by Georgette Heyer
In spite of the fact that Penhallow's determination to hold a tea-party pleased no-one, least of all the invited guests, it took place, Mrs Venngreen being the only person to decline the invitation. It was considered unlikely that Delia Ottery would come, since she visited Trevellin rarely, but she did come, persuaded, it was believed, by Phineas, who, for all his dislike of Penhallow, was extremley inquisitive, and rarely refused an invitation to visit him. Rosamund obviously came because Clifford had begged her to; and the younger Penhallows held that the Vicar came because Sybilla's scones and cakes were very much richer than any baked under Mrs Venngreen's auspices.
Penhallow did honour to the occasion by making Jimmy and Martha dress him, a circumstance which relieved one at least of his wife's anxieties. The apprehension that he would appear at the party in his aged dressing-gown had induced her seriously to consider the advisability of retiring to bed with an unnamed illness.
Tea was served in the Long drawing-room, and the first guests to arrive were Clifford and Rosamund, Rosamund looking cool and remote in one of her excellent tailor-made flannel suits, and Clifford overflowing with geniality, and professing the greatest satisfaction on beholding his uncle in such robust health.
Penhallow, who had been wheeled into the drawing room, and placed near the fire, which he had insisted on being lighted, quite regardless of the sultriness of the day, saw that Rosamund was looking cool and self-possessed, and maliciously summoned her to sit beside him, where, between the heat of the fire, and the raffish nature of his remarks, she very soon began to look hot, and even a little flustered. This pleased Penhallow so much that by the time Conrad ushered the Otterys into the room he was in a state of good humour which was felt to be only less dangerous than his moods of blind rage. He looked Delia over with twinkling eyes and said as he took her nervous hand in his: "Well, well! What a sight for sore eyes! Seeing you with pink roses in your hat takes me back to the time when I first met you, Delia, by God it does! Now, how long ago would that be? How old are you, Ray? Thirty-nine? Then it must be about forty years ago, eh, Delia?"
Miss Ottery blushed to the roots of her untidy grey hair, and stammered something almost inaudible. She was always at her worst and most incoherent in Penhallow's company, and looked now to be so unhappy that Faith, indignant with Penhallow for jibing at the poor lady's youthful taste in dress, affectionately invited her to come and sit beside her on a sofa a little removed from his vicinity.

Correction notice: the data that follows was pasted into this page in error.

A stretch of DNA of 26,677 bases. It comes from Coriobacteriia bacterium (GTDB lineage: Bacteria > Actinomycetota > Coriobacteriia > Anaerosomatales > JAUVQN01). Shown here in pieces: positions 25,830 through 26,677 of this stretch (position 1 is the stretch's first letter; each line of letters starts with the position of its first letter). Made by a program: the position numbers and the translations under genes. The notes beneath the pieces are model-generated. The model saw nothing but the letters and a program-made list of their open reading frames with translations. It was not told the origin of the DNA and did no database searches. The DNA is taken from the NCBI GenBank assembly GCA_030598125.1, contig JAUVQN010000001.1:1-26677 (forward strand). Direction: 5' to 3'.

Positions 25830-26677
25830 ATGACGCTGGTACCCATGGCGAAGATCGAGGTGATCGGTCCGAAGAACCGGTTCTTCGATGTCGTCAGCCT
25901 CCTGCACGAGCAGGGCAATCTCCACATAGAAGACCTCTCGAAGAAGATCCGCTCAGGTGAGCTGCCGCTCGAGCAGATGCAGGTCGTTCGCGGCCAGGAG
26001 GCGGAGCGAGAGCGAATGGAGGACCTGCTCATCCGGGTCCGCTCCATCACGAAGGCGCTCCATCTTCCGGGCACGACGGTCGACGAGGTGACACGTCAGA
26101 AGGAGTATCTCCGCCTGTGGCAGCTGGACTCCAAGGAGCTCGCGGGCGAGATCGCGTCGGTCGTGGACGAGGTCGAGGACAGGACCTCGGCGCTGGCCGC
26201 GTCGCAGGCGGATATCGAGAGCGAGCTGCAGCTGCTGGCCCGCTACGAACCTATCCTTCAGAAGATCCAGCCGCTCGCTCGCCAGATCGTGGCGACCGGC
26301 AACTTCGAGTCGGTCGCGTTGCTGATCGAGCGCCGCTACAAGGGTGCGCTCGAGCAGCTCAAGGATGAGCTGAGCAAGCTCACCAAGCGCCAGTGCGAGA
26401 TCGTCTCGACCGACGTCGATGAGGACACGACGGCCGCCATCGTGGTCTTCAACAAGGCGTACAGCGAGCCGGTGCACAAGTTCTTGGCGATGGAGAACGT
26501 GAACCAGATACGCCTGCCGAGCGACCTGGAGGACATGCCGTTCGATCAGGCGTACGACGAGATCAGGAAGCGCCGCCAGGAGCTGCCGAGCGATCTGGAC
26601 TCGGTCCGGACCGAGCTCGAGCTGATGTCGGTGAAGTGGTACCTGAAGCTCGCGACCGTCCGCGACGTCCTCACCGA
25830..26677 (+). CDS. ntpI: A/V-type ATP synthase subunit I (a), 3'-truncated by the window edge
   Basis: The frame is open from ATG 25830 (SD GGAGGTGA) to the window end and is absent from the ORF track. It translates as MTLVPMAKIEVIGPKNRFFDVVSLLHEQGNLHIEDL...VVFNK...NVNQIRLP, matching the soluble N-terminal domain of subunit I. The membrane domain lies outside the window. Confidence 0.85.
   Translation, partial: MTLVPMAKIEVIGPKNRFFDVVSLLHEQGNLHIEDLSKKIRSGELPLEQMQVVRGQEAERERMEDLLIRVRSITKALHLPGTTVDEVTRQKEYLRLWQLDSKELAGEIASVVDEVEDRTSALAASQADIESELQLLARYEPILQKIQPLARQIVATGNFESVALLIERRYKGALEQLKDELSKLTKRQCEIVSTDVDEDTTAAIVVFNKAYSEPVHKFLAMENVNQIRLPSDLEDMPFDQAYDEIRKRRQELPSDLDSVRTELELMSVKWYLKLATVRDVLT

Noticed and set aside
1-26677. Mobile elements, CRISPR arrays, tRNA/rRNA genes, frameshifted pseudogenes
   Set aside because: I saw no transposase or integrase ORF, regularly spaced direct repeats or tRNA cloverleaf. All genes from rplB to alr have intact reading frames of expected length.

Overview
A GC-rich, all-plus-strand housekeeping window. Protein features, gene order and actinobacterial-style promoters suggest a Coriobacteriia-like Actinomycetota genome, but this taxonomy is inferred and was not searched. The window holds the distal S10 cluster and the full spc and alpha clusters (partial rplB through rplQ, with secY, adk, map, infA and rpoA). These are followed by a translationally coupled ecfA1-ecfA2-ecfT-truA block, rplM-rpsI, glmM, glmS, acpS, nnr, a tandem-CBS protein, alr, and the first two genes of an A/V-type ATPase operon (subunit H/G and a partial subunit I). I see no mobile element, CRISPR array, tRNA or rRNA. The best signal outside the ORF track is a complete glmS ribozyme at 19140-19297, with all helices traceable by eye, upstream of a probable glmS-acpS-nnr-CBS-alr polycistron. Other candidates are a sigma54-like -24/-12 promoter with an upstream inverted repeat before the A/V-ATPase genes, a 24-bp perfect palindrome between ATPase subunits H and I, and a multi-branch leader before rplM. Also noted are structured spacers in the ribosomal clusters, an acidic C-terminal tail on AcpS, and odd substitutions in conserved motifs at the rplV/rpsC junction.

"No, no, you let Delia sit next to Ray!" said Penhallow. "He's the one she really came to see, didn't you, Delia? Always have had a soft corner for him, eh?"
"Oh, I'm sure Ray doesn't want to be bothered with his old aunt!" Delia said, in a flutter of embarrassment. "Anywhere will do for me--not too near the fire!"
"And how, my old friend," inquired Phineas, softly rubbing his hands together, "do you find yourself these days? It is indeed a pleasure to find you up and about!"
"I'm still pretty clever," Penhallow boasted. "I'll surprise the lot of you yet, Lifton included. You're not wearing so well, Phineas: You've developed a paunch. You're flabby, that's what you are. Gone to seed. Lord, I remember when you were thin as a rake, with all the girls after you! Sold you a horse once which wasn't up to my weight."
"Indeed, yes!" smiled Phineas. "A straight-shouldered grey, always throwing out a splint. I remember him well."
"Honours," said Eugene, "may now be said to be even. Of course, I feel that Father would have sold you an unsound horse."
Penhallow accepted this tribute with a grin, and upon Clay's coming into the room at that moment, at once called upon Clifford to "run your eye over this young cub!" Clifford shook hands with his cousin, and said that he looked forward to having him in his office.
"Oh, well, as to that--I mean, nothing's decided yet, is it?" Clay said with an uneasy laugh. "I'm afraid my bent isn't in the least legal. I've always been more on the artistic side--if you know what I mean."
"You know, even Aubrey doesn't make me feel as sick as Clay," remarked Conrad to the room at large.
"That will do, thank you!" Faith said sharply.
"Edifying close-up of the Penhallows at home!" muttered Vivian.
This section was 'donated' by Alden, from the